Authored by Mark Douglass, President and CEO of RVing Accessibility Group
To me, being limited to a wheelchair or other mobile device, is no big deal until it comes to traveling with our RV. It was not a big deal for my wife until traveling in our RV as I have always been very independent to the extent of being a fault. It was not long before we realized the frustrations and disappointments, not so much for me, but moreso for my wife as my caregiver.
You see, I was born with severe clubbed feet and my childhood was filled with corrective surgeries in an effort to help me walk normal someday, if at all. At 2-weeks old, I was already in casts. I had tendon transfer surgeries at age 2. I experienced Achilles tendon lengthening surgeries at 2, 5, 10 and 18 years of age. As I grew, my Achilles tendon would not. I became so familiar with wheelchair use that it was never a big deal, BUT we traveled by car and my parents were always there to help me. I did what I had to do to get around, whether it meant crawling or scooting on my behind to get to where I needed to get in the house. I learned at an early age that if I needed something, I got tired of asking for help, and just took the task on myself. I guess a good nickname would have been “scooter” back then.
Later in life, I retired on long term disability at age 47 due to recurring mobility limitations to the point I could no longer perform my job. I had a severe femoral fracture 10 years earlier, which I continue to have problems with, including IM rods breaking in 2003 and 2005. This also contributed to problems with my right foot, accelerating severe arthritis and ankle issues. As such, I spent nearly 14 years in and out of wheelchairs while RVing. While disabled, I provided workcamper duties at an RV resort, working from a wheelchair or scooter. While doing this, I had the opportunity to meet a number of customers who had their own disability issues. I was able to see from the customer service viewpoint how to handle customers with disabilities, which was a valuable experience.
Beginning in 2007, after our workcamping days, we decided to see what this country had to offer. Over a period of 4 years, we visited numerous RV parks, keeping notes on which parks we would or would not return to based on our personal experience of being limited to a wheelchair and the amount of accessibility and ease of mobility. There were many cases where we were told they had “handicap” RV sites, but upon arrival to the site, it was anything but “handicap” accessible. In my training by the National Center on Accessibility, I have learned NOT to use the word “handicap”, but I am using it in this article as the majority of the population still use this word and do not equate “handicap” with “accessible”. As a trained Accessiologist working with the RV industry, it is an honor to be able to provide technical assistance for those who need or want such assistance. We promote INCLUSION, not exclusion for fellow disabled camping population. As more and more campgrounds are looking for ways to help with this mission, more and more RVers with disabilities are back on the road again. It was not until I had a total ankle replacement in my right foot that provided the independence I had not experienced since 1997. It is not perfect, but amputation was an option that I had considered due to the pain. I still have nerve damage and femoral pain in my left leg, but it is what it is and I just take it in stride (no pun intended).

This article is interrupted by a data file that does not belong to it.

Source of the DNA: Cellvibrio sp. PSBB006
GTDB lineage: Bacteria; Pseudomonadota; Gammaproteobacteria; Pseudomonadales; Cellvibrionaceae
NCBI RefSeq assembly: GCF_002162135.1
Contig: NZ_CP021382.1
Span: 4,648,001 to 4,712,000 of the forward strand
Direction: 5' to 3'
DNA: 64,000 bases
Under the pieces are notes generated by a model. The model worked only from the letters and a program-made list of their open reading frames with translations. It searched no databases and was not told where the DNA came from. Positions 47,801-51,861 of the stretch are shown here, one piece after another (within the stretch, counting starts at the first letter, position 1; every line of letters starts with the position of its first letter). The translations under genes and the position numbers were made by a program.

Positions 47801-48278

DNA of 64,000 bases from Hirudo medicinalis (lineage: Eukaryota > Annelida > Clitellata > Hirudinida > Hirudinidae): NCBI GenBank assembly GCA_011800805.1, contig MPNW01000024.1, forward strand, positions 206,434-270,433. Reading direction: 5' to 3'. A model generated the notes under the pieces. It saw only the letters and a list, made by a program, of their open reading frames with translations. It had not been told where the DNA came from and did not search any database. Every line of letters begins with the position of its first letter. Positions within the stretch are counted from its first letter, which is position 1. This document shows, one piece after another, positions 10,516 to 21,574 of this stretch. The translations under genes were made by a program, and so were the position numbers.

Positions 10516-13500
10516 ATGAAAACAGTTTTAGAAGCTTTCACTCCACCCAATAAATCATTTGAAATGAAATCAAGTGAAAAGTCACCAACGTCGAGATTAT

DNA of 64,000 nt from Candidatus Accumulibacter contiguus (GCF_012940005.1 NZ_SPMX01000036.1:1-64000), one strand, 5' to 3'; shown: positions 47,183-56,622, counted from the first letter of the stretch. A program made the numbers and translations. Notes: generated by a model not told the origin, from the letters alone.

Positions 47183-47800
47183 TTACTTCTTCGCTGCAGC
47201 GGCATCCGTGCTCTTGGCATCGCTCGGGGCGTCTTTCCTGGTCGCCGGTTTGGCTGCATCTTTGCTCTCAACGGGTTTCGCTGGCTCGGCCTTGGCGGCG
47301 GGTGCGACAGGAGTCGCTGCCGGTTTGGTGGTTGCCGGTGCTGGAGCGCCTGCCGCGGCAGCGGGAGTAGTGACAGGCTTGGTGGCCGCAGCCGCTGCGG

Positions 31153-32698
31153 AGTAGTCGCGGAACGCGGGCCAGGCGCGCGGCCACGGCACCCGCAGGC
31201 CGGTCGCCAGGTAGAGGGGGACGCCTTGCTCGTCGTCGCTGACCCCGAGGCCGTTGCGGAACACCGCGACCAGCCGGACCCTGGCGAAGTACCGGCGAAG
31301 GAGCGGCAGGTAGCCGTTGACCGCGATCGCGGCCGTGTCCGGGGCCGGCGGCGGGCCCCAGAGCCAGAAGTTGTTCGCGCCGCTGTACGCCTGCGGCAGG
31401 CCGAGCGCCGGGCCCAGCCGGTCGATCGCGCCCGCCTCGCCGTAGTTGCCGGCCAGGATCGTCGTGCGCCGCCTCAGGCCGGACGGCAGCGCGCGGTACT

My wife, Ellie, had a vision of providing information on the internet in an effort to educate RVers with limited mobility on RV parks that provide accessibility so others would not have to find out the hard way where to stay. For 10 years I wondered what I should do while being permanently disabled. I have always been service oriented and active, and sitting around the house was not an option. It took 10 years to realize my calling to help others where I have been in an effort to enhance the awareness of recreational accessibility through education, example and experience to the RVing community. as well as the public and private community for RVers with limited mobility issues, be it age, injury, or illness. This is our mission and a personal passion of mine.
As a result, we started RVing Accessibility Group as an advocate and an educator for campers with disabilities and provide published information on accessible campgrounds. I became a trained accessiologist from training by the National Center on Accessibility, focused on Outdoor Recreation Areas, including campgrounds. I thought, after spending 14 years in and out of wheelchairs and scooters, I knew what was accessible, but I had no idea how much I did not know.
There has been a tremendous amount of scrutiny recently on outdoor recreation areas, with focus on campgrounds for people with disabilities, and standards for accessibility changing. We continue to examine campgrounds for accessibility so we can expand our website and help campers with limited mobility find suitable campgrounds where they can enjoy their stay without sacrificing dignity and independence. It is not unusual to visit 12 campgrounds to find 1 we can add to the website. This does not mean they are ADA compliant, but at least offer a level of accessibility that I would return to if I were limited to a wheelchair, or other mobility device.
While many of us think our lives are not so great, I believe that if we look around, we will always find others who may have it worse than we do, yet seem happy with life. So, keep you head high, because as bad as it may seem at times, Life is GOOD! And God is GOOD!
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